ISSUE 154                                                                                  August 11, 2022
Taiwan Weekly
Reliable report and analysis of the most important issues in Taiwan
In This Issue
● This Week in Taiwan: 
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After Pelosi's Departure, PLA Missiles and Warships Surround Taiwan
After the visit to Taiwan by Speaker Nancy Pelosi of the United States House of Representatives, Beijing is imposing comprehensive sanctions and long-term military exercises against Taiwan.
(Photo from: China Times)
Featured News

Missiles Flew Over Taipei But No Air Raid Alert Issued

Summary Report by Taiwan Weekly


The whirlwind visit by Speaker Nancy Pelosi of the United States House of Representatives to Taiwan provoked Beijing’s stringent countermeasures including sanctions in military, diplomatic, economic, and other aspects against Taiwan. After Pelosi left Taiwan, live-fire military exercises were conducted in six designated ocean areas surrounding Taiwan for three consecutive days from August 4, launching more than ten Dongfeng missiles, four of which flying through Taiwan’s airspace. On August 6, Beijing further announced long-term military exercises ranging from 10 days to a month in the southern part of the Yellow Sea and the Bohai Sea.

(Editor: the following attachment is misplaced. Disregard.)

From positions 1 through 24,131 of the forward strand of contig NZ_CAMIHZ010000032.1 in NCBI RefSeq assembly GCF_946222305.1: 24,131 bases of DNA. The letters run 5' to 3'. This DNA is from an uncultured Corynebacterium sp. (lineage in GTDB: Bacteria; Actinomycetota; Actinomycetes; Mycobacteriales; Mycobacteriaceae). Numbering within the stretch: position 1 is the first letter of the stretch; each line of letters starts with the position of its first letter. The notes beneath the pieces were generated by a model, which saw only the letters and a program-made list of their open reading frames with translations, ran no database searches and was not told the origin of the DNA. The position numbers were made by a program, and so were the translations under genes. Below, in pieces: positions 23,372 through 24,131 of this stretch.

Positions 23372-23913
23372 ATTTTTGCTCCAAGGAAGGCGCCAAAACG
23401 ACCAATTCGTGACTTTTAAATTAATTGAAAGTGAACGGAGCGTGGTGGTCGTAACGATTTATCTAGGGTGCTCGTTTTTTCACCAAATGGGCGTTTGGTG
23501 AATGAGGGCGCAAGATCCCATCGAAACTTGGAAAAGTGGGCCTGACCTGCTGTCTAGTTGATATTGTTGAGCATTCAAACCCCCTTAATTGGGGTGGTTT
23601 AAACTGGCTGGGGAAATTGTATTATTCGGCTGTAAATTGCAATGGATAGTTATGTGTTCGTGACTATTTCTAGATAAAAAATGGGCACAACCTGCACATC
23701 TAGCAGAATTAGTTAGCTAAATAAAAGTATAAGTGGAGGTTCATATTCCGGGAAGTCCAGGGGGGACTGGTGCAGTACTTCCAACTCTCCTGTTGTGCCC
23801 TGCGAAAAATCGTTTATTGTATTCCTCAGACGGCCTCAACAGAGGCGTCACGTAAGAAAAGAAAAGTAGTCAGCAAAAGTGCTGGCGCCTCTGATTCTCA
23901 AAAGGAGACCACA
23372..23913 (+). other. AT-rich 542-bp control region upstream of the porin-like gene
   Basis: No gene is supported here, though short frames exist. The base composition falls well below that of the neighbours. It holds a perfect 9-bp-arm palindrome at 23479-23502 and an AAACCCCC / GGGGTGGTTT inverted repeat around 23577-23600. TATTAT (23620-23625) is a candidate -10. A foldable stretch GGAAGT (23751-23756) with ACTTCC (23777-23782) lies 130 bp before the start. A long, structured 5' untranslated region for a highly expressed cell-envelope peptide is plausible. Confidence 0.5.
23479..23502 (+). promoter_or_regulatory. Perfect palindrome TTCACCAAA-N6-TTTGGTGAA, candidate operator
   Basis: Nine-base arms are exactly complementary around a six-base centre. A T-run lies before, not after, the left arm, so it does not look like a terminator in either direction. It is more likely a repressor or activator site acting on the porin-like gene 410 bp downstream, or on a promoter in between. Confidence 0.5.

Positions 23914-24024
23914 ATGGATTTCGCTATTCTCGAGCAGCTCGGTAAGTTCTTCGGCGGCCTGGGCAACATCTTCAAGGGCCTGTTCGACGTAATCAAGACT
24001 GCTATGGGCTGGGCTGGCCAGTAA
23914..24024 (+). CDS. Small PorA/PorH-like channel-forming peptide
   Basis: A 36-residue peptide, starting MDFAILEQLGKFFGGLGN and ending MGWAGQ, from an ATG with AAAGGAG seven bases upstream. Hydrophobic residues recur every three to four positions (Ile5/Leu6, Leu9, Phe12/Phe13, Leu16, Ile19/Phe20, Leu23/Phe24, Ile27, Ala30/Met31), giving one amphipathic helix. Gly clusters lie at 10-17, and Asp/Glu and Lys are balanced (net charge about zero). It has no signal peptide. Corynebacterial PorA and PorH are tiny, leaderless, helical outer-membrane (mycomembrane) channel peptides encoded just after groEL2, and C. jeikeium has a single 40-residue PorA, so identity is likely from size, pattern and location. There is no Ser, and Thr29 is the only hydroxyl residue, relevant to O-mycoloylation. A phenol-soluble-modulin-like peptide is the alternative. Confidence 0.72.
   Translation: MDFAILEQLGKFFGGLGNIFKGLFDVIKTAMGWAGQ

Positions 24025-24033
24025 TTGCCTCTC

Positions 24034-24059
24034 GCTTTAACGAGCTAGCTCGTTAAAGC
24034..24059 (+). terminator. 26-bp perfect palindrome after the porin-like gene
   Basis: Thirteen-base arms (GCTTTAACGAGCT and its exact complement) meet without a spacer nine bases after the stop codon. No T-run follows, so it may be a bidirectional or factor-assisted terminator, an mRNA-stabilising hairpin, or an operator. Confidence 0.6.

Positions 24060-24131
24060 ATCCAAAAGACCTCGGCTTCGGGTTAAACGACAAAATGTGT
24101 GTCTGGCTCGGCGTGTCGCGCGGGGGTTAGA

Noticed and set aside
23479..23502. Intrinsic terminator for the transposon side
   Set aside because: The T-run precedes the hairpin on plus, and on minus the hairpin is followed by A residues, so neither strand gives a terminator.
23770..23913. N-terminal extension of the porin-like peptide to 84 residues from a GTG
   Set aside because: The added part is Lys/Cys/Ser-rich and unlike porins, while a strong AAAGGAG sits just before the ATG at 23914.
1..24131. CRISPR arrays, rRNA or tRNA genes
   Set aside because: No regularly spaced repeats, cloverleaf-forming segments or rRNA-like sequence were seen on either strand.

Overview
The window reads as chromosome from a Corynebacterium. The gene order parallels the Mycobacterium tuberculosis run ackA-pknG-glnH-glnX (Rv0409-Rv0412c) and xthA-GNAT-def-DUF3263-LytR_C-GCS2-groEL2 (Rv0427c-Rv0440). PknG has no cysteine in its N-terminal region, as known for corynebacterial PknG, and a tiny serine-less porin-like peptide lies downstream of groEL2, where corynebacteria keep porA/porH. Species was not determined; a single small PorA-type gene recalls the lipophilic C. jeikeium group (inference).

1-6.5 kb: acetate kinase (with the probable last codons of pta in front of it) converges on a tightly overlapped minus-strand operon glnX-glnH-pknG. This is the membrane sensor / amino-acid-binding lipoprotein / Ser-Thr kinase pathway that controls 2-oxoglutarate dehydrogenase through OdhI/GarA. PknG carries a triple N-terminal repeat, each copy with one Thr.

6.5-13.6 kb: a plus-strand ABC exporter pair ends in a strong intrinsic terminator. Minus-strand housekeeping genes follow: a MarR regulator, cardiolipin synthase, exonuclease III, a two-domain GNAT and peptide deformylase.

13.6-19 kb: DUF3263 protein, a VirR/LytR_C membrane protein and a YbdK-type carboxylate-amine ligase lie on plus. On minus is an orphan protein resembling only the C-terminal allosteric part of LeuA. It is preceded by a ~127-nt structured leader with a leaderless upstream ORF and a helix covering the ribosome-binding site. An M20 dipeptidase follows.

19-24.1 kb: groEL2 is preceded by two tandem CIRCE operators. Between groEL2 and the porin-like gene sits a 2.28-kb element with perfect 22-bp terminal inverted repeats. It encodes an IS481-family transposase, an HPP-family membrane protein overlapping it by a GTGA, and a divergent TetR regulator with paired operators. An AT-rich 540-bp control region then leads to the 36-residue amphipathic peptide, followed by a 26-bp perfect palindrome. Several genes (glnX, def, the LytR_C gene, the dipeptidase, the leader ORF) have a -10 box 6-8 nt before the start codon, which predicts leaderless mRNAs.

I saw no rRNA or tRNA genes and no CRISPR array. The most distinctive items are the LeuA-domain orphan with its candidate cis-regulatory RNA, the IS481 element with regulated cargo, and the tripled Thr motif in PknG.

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Featured Opinion
According to a commentator, in the face of Communist China's military exercises and pressure, the government should promote democratic reconciliation between the ruling and opposition parties, rather than labeling people with "red hats" and deepening confrontation.
(Photo from: China Times)

How Did the Tsai Administration Respond to China's Military Exercises

By Chiu Kun-hsuan

United Daily News, August 7, 2022